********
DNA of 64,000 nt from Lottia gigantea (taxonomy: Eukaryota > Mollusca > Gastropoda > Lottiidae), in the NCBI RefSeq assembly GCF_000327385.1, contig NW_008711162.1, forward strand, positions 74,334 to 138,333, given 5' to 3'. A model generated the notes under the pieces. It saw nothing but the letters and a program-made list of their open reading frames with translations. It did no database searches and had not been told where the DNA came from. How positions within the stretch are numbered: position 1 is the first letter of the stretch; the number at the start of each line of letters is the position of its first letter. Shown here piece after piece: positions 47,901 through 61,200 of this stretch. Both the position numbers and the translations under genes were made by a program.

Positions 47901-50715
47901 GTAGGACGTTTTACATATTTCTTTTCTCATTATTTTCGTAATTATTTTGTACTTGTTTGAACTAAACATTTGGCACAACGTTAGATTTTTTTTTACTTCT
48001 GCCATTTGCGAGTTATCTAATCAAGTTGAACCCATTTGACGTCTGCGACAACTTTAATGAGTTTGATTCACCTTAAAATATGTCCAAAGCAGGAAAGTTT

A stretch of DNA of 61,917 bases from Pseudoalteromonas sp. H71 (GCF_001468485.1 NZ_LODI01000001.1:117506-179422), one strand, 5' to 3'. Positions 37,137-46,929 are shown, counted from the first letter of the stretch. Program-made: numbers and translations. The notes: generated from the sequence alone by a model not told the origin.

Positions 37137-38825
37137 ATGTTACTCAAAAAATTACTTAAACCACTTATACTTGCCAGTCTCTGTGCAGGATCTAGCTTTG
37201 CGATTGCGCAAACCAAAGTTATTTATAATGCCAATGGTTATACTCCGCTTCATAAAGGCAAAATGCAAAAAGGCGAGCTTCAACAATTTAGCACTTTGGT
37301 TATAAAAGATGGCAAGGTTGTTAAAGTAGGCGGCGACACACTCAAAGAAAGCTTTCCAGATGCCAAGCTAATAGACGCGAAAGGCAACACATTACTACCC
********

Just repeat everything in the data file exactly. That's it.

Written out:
DNA of 64,000 nt from Lottia gigantea (taxonomy: Eukaryota > Mollusca > Gastropoda > Lottiidae), in the NCBI RefSeq assembly GCF_000327385.1, contig NW_008711162.1, forward strand, positions 74,334 to 138,333, given 5' to 3'. A model generated the notes under the pieces. It saw nothing but the letters and a program-made list of their open reading frames with translations. It did no database searches and had not been told where the DNA came from. How positions within the stretch are numbered: position 1 is the first letter of the stretch; the number at the start of each line of letters is the position of its first letter. Shown here piece after piece: positions 47,901 through 61,200 of this stretch. Both the position numbers and the translations under genes were made by a program.

Positions 47901-50715
47901 GTAGGACGTTTTACATATTTCTTTTCTCATTATTTTCGTAATTATTTTGTACTTGTTTGAACTAAACATTTGGCACAACGTTAGATTTTTTTTTACTTCT
48001 GCCATTTGCGAGTTATCTAATCAAGTTGAACCCATTTGACGTCTGCGACAACTTTAATGAGTTTGATTCACCTTAAAATATGTCCAAAGCAGGAAAGTTT

A stretch of DNA of 61,917 bases from Pseudoalteromonas sp. H71 (GCF_001468485.1 NZ_LODI01000001.1:117506-179422), one strand, 5' to 3'. Positions 37,137-46,929 are shown, counted from the first letter of the stretch. Program-made: numbers and translations. The notes: generated from the sequence alone by a model not told the origin.

Positions 37137-38825
37137 ATGTTACTCAAAAAATTACTTAAACCACTTATACTTGCCAGTCTCTGTGCAGGATCTAGCTTTG
37201 CGATTGCGCAAACCAAAGTTATTTATAATGCCAATGGTTATACTCCGCTTCATAAAGGCAAAATGCAAAAAGGCGAGCTTCAACAATTTAGCACTTTGGT
37301 TATAAAAGATGGCAAGGTTGTTAAAGTAGGCGGCGACACACTCAAAGAAAGCTTTCCAGATGCCAAGCTAATAGACGCGAAAGGCAACACATTACTACCC